Tuesday, 5 February 2008
‘Whispering Nickel Idols’ – Glen Cook (Roc Fantasy)
I’ve discovered the secrets of Khatovar, with the Black Company, but I’ve never spent any time walking the streets of TunFaire with Glen Cook’s other well known creation ‘Garrett P.I.’. This situation changed with my reading ‘Whispering Nickel Idols’, a book that is both typical Glen Cook and something different at the same time…
TunFaire is a city only just recovering from war and experiencing a large influx of returning soldiers. One of these soldiers is Garrett and ‘Whispering Nickel Idols’ is just one of the stories of his new career as a Private Eye. Strange things keep happening to Garrett and they may or may not be connected. Spontaneous human combustion, religious warfare and the disappearance of TunFaire’s leading underworld figure. It’s all going to add up to a lot of work for Garrett who wouldn’t mind so much if he was actually being paid for any of it!
Yet again I’ve made the move of coming into a series right at the very end, without reading any of the preceding novels, and Glen Cook doesn’t make it any easier by throwing names and characters about with no regard for the casual reader. Having read the ‘Black Company’ series I wasn’t expecting any such niceties off Cook, he tells the story just the way that he wants it told and if readers aren’t up to it then they know what to do! On the other hand though, the story itself adheres to pretty much everything ‘noir fiction’ (which is great as far as I’m concerned) and is fairly easy to follow once you’ve waded past the names and background history. There were plenty of questions raised which kept me reading to find the answers and these were punctuated with enough fights and altercations to keep things spiced up. There’s also a dry laconic humour that suffuses the whole book. Sometimes this feels overdone (as every character seems to have the same sense of humour) but on the whole it fits in nicely with the atmosphere that Cook is trying to create. The only thing that got me (in a big way) was that Cook decided, about three quarters of the way through the book, that Garrett wasn’t up to the job and introduced an omnipotent undead creature that read minds and told Garrett how to wrap things up. This came across as a big ‘get out of jail free card’ and also robbed several plot strands of any impact. It also relegated Garrett from hero to a mere bystander. After such a great beginning to the book, I had to wonder why Cook felt the need to conclude it in such a manner. Was this an attempt at being subversive? I don’t know…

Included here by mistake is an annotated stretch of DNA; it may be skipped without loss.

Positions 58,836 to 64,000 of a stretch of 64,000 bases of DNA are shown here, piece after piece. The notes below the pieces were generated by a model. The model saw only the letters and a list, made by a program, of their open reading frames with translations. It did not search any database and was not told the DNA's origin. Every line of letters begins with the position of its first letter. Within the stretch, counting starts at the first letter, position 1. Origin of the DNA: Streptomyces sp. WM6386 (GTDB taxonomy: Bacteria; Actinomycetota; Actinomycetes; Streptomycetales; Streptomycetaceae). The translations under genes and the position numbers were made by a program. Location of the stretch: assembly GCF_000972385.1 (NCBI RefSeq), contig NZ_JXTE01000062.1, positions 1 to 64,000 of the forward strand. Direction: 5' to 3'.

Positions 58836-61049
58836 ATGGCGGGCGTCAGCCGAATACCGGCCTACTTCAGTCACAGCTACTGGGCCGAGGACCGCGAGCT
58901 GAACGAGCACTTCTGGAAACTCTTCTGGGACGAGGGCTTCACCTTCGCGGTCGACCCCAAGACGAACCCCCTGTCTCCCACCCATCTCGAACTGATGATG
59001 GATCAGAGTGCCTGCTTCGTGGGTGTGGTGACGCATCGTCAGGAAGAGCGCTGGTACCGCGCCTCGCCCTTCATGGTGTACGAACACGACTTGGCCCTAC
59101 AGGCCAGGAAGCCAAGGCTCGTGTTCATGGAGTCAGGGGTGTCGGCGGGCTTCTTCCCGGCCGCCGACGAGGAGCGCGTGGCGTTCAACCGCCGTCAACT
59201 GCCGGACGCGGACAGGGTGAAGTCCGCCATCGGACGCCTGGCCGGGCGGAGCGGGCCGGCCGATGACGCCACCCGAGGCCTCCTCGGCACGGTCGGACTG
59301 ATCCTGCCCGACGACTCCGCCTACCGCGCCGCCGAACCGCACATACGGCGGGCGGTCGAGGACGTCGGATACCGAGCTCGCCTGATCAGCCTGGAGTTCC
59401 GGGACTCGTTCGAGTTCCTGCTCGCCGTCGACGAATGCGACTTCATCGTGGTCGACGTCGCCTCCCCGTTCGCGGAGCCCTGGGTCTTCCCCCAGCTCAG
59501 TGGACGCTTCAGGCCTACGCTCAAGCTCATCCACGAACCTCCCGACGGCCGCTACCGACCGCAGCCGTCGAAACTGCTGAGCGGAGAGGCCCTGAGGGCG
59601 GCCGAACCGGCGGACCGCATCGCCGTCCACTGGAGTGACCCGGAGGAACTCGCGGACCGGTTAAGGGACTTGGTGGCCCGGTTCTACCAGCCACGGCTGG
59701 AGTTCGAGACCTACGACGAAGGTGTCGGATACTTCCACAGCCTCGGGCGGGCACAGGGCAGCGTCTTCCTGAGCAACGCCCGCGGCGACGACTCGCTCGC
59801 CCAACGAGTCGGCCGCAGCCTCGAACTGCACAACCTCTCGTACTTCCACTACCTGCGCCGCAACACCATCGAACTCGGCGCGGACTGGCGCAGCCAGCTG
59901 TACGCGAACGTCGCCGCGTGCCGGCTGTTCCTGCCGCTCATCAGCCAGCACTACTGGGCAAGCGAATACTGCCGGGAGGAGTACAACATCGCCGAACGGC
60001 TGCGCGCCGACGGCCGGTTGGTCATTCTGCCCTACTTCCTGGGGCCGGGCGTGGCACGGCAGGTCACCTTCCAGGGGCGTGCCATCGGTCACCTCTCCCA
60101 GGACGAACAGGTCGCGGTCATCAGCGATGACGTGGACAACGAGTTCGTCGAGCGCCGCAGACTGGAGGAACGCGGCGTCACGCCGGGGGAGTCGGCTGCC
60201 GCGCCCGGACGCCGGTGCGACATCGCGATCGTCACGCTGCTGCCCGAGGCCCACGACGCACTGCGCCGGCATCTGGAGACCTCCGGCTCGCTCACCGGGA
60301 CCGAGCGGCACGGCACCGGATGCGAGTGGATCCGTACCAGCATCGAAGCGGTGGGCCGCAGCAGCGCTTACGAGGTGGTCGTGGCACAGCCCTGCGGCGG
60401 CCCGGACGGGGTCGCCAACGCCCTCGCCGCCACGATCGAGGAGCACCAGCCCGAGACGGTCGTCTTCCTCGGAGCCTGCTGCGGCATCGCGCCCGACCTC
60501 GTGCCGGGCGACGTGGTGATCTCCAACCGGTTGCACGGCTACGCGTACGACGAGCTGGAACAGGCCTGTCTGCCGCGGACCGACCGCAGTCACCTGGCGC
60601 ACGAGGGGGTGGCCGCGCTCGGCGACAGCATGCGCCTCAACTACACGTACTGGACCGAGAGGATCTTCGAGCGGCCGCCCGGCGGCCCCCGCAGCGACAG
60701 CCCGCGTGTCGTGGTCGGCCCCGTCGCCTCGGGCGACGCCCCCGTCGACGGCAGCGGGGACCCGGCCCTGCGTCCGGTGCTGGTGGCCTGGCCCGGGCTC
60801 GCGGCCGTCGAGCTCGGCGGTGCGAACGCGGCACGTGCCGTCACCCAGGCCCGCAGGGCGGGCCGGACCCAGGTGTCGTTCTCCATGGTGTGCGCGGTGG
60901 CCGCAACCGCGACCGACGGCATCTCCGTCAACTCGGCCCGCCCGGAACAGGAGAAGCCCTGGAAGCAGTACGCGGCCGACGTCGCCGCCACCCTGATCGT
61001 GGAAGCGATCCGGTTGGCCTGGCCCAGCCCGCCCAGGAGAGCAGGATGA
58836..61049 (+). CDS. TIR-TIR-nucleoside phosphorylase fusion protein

I’m a big fan of Glen Cook so will probably pick up other books in the ‘Garrett P.I.’ series if I find any. However, his treatment of this particular tale has left me wary. Great atmosphere and build up that is spoilt by a needlessly weak ending.
Six out of Ten